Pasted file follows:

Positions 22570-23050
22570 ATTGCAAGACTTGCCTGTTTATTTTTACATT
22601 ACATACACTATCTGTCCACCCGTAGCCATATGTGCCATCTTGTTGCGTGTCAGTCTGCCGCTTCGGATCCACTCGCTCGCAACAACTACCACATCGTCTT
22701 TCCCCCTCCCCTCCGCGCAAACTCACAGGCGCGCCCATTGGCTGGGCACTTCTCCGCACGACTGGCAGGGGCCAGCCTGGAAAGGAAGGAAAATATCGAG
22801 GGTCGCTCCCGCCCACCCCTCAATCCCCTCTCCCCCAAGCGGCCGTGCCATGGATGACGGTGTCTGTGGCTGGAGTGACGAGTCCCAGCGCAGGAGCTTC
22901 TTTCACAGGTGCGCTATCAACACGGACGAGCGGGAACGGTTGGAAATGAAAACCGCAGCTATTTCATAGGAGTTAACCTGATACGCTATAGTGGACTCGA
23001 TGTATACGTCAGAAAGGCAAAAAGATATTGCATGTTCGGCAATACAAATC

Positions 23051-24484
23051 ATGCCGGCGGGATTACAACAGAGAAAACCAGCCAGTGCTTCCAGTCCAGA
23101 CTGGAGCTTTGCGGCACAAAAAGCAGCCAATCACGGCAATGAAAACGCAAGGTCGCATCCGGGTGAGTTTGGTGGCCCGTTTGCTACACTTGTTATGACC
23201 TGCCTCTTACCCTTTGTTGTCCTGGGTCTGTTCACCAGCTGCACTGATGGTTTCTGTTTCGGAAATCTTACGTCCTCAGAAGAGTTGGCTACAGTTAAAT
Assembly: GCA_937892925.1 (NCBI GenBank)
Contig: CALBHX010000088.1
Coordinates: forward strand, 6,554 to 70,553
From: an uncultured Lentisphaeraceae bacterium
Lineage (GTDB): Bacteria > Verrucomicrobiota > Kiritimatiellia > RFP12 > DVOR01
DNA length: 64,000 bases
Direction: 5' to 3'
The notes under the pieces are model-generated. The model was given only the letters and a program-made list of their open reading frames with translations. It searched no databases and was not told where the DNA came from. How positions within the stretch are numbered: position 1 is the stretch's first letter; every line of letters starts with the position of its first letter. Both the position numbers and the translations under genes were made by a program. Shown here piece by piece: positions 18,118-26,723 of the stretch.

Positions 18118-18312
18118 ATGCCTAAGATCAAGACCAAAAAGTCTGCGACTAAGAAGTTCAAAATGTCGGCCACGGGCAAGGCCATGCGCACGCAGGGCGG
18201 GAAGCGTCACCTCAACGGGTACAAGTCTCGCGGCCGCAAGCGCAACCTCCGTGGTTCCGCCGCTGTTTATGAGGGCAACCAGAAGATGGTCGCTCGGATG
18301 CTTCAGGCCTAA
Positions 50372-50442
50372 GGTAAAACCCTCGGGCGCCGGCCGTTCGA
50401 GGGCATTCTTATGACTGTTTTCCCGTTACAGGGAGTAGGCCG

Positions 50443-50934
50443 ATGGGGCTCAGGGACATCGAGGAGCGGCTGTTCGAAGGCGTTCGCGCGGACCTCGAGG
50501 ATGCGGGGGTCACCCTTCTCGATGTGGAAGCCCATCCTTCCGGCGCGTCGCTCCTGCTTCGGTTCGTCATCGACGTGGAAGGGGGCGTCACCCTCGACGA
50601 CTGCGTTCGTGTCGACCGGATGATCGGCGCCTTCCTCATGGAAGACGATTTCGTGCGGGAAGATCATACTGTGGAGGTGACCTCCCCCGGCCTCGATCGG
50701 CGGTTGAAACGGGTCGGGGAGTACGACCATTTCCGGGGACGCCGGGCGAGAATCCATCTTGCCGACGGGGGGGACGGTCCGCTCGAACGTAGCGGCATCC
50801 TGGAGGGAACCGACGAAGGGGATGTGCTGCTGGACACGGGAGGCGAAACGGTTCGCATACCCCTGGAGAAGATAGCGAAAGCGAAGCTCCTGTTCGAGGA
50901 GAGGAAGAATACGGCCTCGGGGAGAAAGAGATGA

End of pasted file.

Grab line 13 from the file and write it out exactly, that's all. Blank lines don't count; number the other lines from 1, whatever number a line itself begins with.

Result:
Contig: CALBHX010000088.1